Big Screen Scripts is a service type enterprise in the entertainment
Big Screen Scripts is a service-type enterprise in the entertainment field, and its manager, William Pippin has only a limited knowledge of accounting. Pippin prepared the following balance sheet, which, although arranged satisfactorily, contains certain errors with respect to such concepts as the business entity and asset valuation. Pippin owns all of the corporation’s outstanding stock.

In discussion with Pippin and by inspection of the accounting records, you discover the following facts:
1. The amount of cash, $5,150, includes $3,400 in the company’s bank account, $540 on hand in the company’s safe, and $1,210 in Pippin’s personal savings account.
2. One of the notes receivable in the amount of $500 is an IOU that Pippin received in a poker game several years ago. The IOU is signed by “B.K.,” whom Pippin met at the game but has not heard from since.
3. Office furniture includes $2,900 for a Persian rug for the office purchased on November 20. The total cost of the rug was $9,400. The business paid $2,900 in cash and issued a note pay-able to Zoltan Carpet for the balance due ($6,500). As no payment on the note is due until January, this debt is not included in the liabilities above.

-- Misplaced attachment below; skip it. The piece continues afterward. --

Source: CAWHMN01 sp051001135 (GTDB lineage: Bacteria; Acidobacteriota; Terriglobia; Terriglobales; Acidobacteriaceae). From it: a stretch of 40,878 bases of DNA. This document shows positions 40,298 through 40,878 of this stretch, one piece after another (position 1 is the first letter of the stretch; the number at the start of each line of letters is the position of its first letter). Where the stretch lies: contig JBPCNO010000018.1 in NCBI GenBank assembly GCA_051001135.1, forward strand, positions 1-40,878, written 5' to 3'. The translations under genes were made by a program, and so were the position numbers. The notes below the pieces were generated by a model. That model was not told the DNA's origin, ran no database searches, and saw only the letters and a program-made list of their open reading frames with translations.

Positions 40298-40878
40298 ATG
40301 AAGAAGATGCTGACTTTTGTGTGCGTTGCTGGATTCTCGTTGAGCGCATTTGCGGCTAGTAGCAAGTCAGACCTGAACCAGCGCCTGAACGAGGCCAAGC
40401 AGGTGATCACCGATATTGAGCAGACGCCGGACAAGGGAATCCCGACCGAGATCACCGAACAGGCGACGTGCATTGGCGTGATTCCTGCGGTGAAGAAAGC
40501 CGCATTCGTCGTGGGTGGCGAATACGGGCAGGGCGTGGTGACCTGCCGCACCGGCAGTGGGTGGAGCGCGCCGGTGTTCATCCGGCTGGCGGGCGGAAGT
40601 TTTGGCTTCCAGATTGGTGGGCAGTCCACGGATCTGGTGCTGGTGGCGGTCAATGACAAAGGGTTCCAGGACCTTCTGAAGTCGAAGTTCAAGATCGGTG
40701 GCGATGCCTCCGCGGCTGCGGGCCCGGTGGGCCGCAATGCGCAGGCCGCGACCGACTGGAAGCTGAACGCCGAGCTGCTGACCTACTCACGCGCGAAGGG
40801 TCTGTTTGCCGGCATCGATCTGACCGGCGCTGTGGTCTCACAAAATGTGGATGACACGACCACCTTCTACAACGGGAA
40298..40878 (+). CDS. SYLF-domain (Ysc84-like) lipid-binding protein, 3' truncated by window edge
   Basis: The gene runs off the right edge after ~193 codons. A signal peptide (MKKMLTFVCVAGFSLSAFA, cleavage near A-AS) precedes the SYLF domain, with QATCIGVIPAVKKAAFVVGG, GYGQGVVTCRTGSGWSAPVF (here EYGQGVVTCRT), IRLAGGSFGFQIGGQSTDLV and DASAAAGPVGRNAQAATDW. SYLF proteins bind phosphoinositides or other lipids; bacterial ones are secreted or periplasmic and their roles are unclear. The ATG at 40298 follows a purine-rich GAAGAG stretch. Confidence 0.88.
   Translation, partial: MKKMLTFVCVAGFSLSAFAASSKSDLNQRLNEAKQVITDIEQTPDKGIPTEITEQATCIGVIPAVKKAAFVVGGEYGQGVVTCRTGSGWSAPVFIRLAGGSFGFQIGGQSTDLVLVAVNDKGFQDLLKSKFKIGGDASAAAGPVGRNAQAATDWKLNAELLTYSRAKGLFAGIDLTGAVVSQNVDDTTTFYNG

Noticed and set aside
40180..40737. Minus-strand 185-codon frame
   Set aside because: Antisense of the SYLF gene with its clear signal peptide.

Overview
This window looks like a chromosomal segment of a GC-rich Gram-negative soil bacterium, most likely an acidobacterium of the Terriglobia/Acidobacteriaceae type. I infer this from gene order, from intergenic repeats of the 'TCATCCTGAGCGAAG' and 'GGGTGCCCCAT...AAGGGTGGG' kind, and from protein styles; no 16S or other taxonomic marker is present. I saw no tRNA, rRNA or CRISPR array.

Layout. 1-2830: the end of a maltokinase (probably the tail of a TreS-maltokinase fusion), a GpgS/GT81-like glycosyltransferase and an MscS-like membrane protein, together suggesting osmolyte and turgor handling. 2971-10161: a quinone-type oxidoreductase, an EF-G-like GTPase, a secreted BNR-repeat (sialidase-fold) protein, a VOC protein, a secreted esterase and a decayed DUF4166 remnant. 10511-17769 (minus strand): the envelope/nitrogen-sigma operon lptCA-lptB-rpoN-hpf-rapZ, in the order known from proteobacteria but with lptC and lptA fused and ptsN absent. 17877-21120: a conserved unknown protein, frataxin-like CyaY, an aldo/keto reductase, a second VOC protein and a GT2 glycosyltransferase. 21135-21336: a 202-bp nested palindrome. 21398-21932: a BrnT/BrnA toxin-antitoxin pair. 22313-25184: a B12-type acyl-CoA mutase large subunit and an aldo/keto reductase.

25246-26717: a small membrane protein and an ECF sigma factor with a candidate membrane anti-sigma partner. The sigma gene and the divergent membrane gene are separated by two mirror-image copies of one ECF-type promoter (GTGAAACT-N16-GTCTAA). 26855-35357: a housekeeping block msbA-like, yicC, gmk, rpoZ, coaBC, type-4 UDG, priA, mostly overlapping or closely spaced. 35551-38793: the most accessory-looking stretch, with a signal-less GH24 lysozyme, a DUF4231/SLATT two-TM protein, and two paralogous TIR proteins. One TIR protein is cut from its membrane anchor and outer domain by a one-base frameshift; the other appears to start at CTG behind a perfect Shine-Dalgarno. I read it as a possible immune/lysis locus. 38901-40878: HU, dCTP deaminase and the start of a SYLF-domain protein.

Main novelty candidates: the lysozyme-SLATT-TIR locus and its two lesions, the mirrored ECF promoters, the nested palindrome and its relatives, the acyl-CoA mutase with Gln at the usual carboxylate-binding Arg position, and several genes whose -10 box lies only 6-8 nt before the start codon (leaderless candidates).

4. Also included in the amount for office furniture is a computer that cost $2,525 but is not on hand because Pippin donated it to a local charity.
5. The “Other Assets” of $22,400 represent the total amount of income taxes Pippin has paid the federal government over a period of years. Pippin believes the income tax law to be un constitutional, and a friend who attends law school has promised to help Pippin recover the taxes paid as soon as he passes the bar exam.
6. The asset “Land” was acquired at a cost of $39,000 but was increased to a valuation of $70,000 when one of Pippin’s friends offered to pay that much for it if Pippin would move the building off the lot.

Prepare a corrected balance sheet at November 30, 2011.
a. The accounts payable include business debts of $32,700 and the $3,105 balance owed on Pippin’s personal MasterCard.
b. For each of the seven numbered items above, use a separate numbered paragraph to explain whether the treatment followed by Pippin is in accordance with generally accepted accountingprinciples.
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